Why Cross Functional Teams Fail and How to Ensure Yours Does Not

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Why Cross Functional Teams Fail and How to Ensure Yours Does Not

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There are several benefits to having cross-functional teams within an organization. This includes increased efficiency, faster decision-making, and more opportunities to share resources. However, there are also numerous challenges facing cross-functional teams – whether they share a co-located space or use a virtual environment to collaborate, etc.

These challenges often fall into one of two categories:

  1. Structural Challenges: These challenges occur when there is a lack of alignment about goals and/or roles of individual functions within a team are not clear. Such challenges can cause a lack of cooperation or create confusion regarding who has decision authority.
  2. Skill Limitations: These can come in many forms, but one of the most common (and important) is the lack of strong communication and influence skills. Being able to gain the support of people over whom you have no direct authority is vital for finding solutions that benefit customers, employees, and the organization.

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How much do these issues affect cross-functional teams? According to a study cited in the Harvard Business Review, “nearly 75% of cross-functional teams are dysfunctional.” The article reports that teams “fail on at least three of five criteria: (1) meeting a planned budget, (2) staying on schedule, (3) adhering to specifications, (4) meeting customer expectations, and/or (5) maintaining alignment with the company’s corporate goals.” These challenges pose a particularly significant problem because cross-functional teams exist in organizations of all sizes and in all industries. It’s not just a “big company” problem.

In short, there’s a three out of four chance that a cross-functional team will fail to meet expectations because of structural challenges and/or skill limitations within the team. So, how can Human Resources professionals prevent the cross-functional teams in their organizations from failing like so many others?

One strategy is to use team assessments, track key performance indicators (KPIs), employ work sessions and skill development workshops, and evaluate team performance over time.

Use Team Assessments to Identify Strengths and Areas for Improvement

A basic step in any plan to improve the performance of any team is to first assess the current performance of that team. However, many organizations lack the proper framework to accurately identify the strengths and weaknesses of multi-functional teams.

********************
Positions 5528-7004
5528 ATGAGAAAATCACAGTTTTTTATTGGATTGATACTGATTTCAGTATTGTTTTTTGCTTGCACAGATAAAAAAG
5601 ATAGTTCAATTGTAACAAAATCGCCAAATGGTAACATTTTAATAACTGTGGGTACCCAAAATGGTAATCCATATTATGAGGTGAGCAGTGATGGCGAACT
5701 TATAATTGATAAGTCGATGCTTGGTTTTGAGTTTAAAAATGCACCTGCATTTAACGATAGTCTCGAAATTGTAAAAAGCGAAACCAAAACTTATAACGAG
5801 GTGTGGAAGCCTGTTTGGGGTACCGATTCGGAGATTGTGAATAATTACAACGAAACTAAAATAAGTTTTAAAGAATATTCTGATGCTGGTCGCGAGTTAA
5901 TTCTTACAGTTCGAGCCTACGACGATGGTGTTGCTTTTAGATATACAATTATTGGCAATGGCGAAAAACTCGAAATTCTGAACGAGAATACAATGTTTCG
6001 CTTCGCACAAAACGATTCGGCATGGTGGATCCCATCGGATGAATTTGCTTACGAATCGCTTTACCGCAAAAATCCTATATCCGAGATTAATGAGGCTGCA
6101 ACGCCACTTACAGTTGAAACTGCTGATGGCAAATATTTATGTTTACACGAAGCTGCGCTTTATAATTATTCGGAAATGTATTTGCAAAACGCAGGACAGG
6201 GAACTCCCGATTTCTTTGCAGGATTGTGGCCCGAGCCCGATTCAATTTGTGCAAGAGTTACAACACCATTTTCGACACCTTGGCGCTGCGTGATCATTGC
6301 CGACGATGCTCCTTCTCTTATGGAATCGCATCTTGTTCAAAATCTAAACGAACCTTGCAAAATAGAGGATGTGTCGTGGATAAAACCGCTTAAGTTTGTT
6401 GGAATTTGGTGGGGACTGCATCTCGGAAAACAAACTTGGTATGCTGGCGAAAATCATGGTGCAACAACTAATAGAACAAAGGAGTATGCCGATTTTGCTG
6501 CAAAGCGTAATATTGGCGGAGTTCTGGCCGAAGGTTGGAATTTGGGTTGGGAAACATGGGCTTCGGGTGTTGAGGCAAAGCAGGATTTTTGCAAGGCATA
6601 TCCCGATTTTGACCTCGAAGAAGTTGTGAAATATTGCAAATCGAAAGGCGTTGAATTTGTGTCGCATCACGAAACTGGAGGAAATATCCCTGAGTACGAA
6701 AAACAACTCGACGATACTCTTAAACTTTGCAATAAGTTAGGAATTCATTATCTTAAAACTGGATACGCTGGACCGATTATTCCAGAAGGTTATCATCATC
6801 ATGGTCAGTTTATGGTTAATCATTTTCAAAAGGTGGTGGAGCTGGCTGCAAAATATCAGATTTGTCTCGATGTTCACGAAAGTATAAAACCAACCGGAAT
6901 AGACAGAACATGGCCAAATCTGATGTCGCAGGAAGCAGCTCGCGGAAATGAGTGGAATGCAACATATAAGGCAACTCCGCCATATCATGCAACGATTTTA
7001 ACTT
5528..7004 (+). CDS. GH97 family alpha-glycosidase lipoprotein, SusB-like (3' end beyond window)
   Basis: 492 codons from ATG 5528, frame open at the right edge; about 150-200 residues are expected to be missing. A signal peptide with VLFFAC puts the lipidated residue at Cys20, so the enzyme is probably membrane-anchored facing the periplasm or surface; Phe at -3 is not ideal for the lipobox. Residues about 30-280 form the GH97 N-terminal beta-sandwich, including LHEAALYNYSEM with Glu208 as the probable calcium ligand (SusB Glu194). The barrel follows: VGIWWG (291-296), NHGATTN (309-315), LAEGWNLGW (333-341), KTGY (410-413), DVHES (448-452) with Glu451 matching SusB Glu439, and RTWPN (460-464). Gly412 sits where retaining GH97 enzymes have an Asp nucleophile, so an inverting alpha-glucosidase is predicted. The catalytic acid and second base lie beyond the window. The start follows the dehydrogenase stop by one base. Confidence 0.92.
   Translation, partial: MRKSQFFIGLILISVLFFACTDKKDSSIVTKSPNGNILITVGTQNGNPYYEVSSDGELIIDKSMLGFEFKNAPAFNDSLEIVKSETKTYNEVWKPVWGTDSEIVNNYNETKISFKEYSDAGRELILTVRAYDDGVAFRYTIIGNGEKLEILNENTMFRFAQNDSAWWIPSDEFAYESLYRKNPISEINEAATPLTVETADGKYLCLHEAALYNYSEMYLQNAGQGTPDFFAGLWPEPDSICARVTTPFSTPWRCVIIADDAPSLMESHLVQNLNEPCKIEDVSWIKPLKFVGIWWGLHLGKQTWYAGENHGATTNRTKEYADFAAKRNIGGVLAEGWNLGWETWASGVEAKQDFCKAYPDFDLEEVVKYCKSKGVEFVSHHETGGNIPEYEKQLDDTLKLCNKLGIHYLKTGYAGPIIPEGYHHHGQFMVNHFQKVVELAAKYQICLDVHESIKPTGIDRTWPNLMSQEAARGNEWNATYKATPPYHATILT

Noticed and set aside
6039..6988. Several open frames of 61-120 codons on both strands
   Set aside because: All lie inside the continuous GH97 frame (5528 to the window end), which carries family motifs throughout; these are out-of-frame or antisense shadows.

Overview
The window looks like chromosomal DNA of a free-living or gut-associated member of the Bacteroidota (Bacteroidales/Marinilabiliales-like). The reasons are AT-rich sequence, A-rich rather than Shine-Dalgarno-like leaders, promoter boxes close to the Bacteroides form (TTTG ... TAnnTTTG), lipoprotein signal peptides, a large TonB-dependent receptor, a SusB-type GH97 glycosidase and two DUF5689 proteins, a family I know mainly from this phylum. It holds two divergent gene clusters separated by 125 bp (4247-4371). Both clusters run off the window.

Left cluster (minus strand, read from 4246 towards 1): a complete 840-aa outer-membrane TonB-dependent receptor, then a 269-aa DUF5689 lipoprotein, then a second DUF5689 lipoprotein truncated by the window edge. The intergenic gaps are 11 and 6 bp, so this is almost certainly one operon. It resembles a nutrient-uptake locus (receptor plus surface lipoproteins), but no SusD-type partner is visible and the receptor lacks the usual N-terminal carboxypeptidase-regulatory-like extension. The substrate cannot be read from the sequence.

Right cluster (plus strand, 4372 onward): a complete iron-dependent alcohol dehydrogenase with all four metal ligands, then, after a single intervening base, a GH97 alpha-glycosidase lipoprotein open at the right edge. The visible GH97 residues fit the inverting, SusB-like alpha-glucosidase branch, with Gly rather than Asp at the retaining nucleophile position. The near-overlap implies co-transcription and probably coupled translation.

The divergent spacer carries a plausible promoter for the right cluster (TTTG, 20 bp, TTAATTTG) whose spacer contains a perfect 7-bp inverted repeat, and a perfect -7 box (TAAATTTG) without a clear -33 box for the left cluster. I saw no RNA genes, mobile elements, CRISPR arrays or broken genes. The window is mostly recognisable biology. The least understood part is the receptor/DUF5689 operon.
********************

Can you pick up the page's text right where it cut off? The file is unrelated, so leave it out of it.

One example of an effective framework for identifying team strengths and areas for improvement for a cross-functional team is the GRID Survey. OnPoint’s GRID Survey covers the best practices revealed from our own research on why some organizations are able to effectively execute and consistently achieve business objectives.

The survey is designed to assess the extent to which individuals on a cross-functional team agree that the fundamentals necessary for success are in place by gathering feedback on:

  • Shared goals
  • Decision authority
  • Interpersonal relationships/trust
  • Decision-making and problem-solving processes


By collecting the perspective of each member of the team, the survey helps establish a benchmark, builds a shared view among the team of its current state, and helps to establish alignment regarding the actions necessary to address problems. Administering the team assessment again in six to nine months and comparing the results to the benchmark allows the team to determine if progress is being made on any of their structural challenges.

Identify Key Performance Indicators

Key performance indicators (KPIs) are concrete targets that are used to provide direction and evaluate the performance of a cross-functional team. They can also be used to motivate the team and help them determine how much progress has been made toward dealing with the structural challenges and skill limitations that may impede the team’s performance.